For a monolingual person, it comes as an uncomfortable reality that most people in the world (60%) speak more than one language in their day-to-day lives. It is very common that a person who speaks one language at home and then another one outside, be it at school or at work. But many more scenarios are possible.
For example, people living in countries with open borders with other nations that speak different languages are very likely to end up learning one or several of those languages. In addition to that, e-learning platforms are pleasing the curiosity of the most eager people, making it easier and easier to study foreign languages.
The internet has allowed businesses to broaden their operations worldwide and that’s why the expression “The market is the world” has become popular. With these facts in mind, if the value of AI systems such as virtual assistants or chatbots is based in being able to have conversations with anyone, anywhere, and at any point in time automating processes, mustn't the AI industry be prepared to receive multilingual inputs from customers?
Most AIs, as most NLP systems, have been trained with monolingual data, and so when they are put to work, they fail to understand most of the user queries. A high share of these failures can be traced back to multilingual inputs the system wasn’t prepared to handle.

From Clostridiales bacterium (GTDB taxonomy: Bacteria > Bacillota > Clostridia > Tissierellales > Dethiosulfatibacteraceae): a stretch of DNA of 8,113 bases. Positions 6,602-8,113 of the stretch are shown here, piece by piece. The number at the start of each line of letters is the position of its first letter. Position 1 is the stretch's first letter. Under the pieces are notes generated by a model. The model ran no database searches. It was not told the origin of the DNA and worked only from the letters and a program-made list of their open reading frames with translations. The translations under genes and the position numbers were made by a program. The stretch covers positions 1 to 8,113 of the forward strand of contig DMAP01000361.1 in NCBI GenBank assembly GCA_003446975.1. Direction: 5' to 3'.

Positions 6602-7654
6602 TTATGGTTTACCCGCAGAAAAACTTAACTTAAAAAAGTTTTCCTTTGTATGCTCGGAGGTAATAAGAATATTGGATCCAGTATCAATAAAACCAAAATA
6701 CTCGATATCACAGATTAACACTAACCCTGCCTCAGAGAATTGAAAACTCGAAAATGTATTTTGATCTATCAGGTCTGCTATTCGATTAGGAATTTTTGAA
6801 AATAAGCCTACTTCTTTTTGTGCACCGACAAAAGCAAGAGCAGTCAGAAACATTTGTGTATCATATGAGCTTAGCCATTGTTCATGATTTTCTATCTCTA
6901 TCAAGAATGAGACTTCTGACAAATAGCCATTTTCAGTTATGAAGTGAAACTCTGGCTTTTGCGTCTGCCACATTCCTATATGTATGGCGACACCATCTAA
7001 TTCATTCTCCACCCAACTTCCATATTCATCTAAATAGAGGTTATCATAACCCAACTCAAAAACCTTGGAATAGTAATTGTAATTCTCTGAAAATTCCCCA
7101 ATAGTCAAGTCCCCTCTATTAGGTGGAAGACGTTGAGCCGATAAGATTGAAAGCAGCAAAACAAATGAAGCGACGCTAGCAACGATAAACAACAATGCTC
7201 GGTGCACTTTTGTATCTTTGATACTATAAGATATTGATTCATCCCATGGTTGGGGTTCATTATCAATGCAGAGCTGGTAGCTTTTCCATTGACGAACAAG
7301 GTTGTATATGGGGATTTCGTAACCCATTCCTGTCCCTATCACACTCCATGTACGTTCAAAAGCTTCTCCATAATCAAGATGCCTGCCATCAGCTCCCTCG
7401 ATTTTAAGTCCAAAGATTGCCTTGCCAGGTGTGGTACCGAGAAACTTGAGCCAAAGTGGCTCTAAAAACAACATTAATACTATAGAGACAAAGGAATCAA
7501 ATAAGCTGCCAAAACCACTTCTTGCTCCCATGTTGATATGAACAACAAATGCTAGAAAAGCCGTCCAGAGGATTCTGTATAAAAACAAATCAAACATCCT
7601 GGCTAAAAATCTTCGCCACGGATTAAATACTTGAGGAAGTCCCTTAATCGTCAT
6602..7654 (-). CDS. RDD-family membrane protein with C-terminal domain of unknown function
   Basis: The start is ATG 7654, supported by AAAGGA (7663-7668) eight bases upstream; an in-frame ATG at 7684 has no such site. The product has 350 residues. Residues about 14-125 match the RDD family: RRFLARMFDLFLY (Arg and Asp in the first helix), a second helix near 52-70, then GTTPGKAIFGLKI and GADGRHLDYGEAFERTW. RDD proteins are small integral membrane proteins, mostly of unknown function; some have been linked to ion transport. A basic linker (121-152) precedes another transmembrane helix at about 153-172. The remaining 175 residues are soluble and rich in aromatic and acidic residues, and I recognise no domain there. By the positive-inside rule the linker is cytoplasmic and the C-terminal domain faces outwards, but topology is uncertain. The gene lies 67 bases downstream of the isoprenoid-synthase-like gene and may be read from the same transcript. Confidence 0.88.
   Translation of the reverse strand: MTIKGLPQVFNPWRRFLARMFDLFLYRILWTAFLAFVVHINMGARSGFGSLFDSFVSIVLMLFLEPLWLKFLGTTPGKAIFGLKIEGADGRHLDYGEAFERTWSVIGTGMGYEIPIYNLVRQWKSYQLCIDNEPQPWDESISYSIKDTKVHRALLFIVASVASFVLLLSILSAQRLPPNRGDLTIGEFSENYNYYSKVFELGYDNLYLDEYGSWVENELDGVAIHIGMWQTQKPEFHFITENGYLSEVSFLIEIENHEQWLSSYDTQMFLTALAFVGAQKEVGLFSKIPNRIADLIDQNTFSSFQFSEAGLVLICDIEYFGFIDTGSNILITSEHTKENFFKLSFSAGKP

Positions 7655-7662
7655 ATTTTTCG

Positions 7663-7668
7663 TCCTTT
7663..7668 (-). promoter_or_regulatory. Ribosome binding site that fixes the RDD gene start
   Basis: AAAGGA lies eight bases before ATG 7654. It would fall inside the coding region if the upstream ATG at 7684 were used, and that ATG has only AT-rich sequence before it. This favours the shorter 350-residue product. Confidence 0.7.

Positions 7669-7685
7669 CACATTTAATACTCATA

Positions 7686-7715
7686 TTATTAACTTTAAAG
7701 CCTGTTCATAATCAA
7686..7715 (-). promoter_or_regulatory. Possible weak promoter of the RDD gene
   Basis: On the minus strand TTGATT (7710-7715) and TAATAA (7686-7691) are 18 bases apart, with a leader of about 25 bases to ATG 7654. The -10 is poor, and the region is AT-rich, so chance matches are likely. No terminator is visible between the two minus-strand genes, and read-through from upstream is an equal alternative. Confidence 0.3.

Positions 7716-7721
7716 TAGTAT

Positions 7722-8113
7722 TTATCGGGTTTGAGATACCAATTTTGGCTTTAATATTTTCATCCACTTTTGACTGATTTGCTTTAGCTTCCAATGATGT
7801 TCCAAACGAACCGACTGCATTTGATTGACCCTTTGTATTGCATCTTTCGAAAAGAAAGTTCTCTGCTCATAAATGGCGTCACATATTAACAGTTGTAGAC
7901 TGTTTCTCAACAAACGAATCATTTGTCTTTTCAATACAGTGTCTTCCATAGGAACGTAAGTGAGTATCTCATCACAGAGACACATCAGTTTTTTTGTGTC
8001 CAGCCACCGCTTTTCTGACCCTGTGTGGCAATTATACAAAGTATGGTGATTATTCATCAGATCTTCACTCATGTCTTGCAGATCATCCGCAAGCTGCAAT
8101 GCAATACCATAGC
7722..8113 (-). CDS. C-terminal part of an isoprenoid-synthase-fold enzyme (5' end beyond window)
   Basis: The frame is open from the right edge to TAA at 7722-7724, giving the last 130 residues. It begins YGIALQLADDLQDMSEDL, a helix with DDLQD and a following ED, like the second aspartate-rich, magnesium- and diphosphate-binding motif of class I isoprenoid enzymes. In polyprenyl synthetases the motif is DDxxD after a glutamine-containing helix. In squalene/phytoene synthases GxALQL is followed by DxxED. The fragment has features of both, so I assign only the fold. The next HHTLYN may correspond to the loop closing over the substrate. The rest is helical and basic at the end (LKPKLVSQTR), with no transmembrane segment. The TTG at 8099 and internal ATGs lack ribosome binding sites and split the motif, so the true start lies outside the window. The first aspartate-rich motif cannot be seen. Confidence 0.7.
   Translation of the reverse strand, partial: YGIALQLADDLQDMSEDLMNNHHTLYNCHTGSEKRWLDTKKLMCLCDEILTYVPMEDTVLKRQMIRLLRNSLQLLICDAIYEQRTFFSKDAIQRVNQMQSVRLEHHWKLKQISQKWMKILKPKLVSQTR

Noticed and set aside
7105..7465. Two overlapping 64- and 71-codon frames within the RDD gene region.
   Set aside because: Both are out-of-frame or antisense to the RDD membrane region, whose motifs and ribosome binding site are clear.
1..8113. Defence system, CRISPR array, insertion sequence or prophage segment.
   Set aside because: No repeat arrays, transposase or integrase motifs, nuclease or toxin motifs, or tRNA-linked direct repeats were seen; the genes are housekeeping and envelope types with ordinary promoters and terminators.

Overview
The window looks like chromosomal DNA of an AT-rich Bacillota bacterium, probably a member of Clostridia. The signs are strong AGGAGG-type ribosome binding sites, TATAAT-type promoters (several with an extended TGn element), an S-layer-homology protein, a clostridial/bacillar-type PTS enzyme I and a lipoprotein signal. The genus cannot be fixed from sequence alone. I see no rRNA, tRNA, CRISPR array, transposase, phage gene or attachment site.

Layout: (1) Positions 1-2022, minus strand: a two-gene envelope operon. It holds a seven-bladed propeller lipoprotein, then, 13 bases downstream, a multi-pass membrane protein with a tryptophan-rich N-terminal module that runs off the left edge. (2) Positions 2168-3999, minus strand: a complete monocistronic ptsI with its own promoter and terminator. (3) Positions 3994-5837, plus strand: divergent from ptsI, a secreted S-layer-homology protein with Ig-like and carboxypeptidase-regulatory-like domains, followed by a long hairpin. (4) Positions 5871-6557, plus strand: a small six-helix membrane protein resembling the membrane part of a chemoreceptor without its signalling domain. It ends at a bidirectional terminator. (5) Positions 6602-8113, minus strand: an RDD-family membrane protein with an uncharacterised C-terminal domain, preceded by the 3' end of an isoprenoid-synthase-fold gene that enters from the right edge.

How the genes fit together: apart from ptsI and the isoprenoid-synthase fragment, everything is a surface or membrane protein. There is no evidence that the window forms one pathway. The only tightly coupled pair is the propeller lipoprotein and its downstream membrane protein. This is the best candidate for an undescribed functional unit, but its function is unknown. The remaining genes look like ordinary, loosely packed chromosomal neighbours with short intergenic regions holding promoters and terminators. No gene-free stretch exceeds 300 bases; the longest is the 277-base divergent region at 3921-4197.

So what can a language identifier do for bot builders?
Here are a couple of ideas to make use of a language identification tool to improve your AI solution:
- You can set it to respond in the language(s) your customers are speaking. As simple as: if they talk in French, the answer of your bot should be in French, right?
- You may be collecting data from the web to form the training corpus for your chatbot or assistant. In this case, language detection can be used as a pre-filtering step to improve its quality if you can only find bilingual sites. This is the typical case for low-density languages, which are almost always found in multilingual websites.
Of course, you can only implement any of these ideas if the tool performs acceptably for small texts, not just for the large ones, and if it allows to know exactly which parts of the conversation were said in which languages, not only the percentage of presence of each language in the text, as other approaches offer.
That’s why we are so thrilled about our new Language Identification service, which is now available in our recently renewed API platform. The advantages? It provides sentence-level language detection and high accuracy even for very small texts. Yeah, that's right! Just what you need.
Try it now for free and start talking to your users in their own language.